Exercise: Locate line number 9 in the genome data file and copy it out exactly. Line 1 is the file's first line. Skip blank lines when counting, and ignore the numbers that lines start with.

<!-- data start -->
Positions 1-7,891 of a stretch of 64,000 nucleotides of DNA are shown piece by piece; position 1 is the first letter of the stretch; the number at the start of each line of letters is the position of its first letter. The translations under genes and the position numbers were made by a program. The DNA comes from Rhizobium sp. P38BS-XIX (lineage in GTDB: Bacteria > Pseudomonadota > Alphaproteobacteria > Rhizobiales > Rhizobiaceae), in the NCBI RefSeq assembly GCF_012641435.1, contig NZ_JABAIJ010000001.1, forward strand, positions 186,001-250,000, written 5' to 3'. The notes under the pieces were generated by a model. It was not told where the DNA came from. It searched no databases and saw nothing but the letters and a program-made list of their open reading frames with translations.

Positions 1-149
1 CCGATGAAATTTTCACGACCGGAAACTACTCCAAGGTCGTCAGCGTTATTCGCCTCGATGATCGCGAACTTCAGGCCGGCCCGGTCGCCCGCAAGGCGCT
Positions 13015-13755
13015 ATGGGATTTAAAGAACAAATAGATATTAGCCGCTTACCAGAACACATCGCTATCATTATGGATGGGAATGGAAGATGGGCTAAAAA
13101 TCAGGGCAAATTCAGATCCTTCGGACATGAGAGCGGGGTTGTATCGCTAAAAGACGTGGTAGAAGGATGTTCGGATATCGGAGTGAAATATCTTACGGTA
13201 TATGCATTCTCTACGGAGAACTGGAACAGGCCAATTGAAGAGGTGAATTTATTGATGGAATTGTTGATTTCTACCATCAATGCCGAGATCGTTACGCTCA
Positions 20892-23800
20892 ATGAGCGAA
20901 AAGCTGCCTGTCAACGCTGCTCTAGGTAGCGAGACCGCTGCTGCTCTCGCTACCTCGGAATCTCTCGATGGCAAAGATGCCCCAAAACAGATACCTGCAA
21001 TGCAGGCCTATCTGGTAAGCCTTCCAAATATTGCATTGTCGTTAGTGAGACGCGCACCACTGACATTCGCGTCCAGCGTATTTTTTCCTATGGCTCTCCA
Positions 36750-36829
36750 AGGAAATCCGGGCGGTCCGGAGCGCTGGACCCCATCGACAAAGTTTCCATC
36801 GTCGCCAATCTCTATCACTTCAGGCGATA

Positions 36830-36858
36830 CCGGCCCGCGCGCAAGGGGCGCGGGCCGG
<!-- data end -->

20892 ATGAGCGAA